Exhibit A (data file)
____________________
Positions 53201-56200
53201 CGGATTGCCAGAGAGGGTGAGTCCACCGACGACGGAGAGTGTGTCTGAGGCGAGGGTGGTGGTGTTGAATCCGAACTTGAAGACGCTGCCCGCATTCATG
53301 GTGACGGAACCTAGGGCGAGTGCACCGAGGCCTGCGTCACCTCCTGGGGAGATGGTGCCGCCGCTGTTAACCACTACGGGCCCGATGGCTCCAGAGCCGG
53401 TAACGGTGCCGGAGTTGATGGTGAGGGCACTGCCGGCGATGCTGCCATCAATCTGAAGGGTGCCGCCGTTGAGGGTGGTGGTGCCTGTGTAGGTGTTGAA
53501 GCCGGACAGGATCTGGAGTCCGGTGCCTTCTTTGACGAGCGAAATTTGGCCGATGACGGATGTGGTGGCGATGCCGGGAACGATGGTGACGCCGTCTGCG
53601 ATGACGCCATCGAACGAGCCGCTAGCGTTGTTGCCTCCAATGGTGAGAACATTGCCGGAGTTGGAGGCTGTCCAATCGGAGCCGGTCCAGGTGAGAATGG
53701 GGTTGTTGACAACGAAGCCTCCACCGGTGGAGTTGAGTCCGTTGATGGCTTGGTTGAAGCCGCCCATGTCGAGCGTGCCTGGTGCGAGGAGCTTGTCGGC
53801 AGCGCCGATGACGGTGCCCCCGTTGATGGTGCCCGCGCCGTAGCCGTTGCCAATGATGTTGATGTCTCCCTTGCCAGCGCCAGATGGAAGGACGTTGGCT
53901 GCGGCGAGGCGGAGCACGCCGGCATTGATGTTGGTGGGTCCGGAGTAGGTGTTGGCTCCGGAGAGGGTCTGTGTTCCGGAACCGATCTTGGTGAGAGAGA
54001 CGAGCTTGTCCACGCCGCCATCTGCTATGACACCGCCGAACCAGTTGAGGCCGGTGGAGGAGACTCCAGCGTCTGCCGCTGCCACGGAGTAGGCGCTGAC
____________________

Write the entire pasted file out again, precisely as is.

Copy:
Positions 53201-56200
53201 CGGATTGCCAGAGAGGGTGAGTCCACCGACGACGGAGAGTGTGTCTGAGGCGAGGGTGGTGGTGTTGAATCCGAACTTGAAGACGCTGCCCGCATTCATG
53301 GTGACGGAACCTAGGGCGAGTGCACCGAGGCCTGCGTCACCTCCTGGGGAGATGGTGCCGCCGCTGTTAACCACTACGGGCCCGATGGCTCCAGAGCCGG
53401 TAACGGTGCCGGAGTTGATGGTGAGGGCACTGCCGGCGATGCTGCCATCAATCTGAAGGGTGCCGCCGTTGAGGGTGGTGGTGCCTGTGTAGGTGTTGAA
53501 GCCGGACAGGATCTGGAGTCCGGTGCCTTCTTTGACGAGCGAAATTTGGCCGATGACGGATGTGGTGGCGATGCCGGGAACGATGGTGACGCCGTCTGCG
53601 ATGACGCCATCGAACGAGCCGCTAGCGTTGTTGCCTCCAATGGTGAGAACATTGCCGGAGTTGGAGGCTGTCCAATCGGAGCCGGTCCAGGTGAGAATGG
53701 GGTTGTTGACAACGAAGCCTCCACCGGTGGAGTTGAGTCCGTTGATGGCTTGGTTGAAGCCGCCCATGTCGAGCGTGCCTGGTGCGAGGAGCTTGTCGGC
53801 AGCGCCGATGACGGTGCCCCCGTTGATGGTGCCCGCGCCGTAGCCGTTGCCAATGATGTTGATGTCTCCCTTGCCAGCGCCAGATGGAAGGACGTTGGCT
53901 GCGGCGAGGCGGAGCACGCCGGCATTGATGTTGGTGGGTCCGGAGTAGGTGTTGGCTCCGGAGAGGGTCTGTGTTCCGGAACCGATCTTGGTGAGAGAGA
54001 CGAGCTTGTCCACGCCGCCATCTGCTATGACACCGCCGAACCAGTTGAGGCCGGTGGAGGAGACTCCAGCGTCTGCCGCTGCCACGGAGTAGGCGCTGAC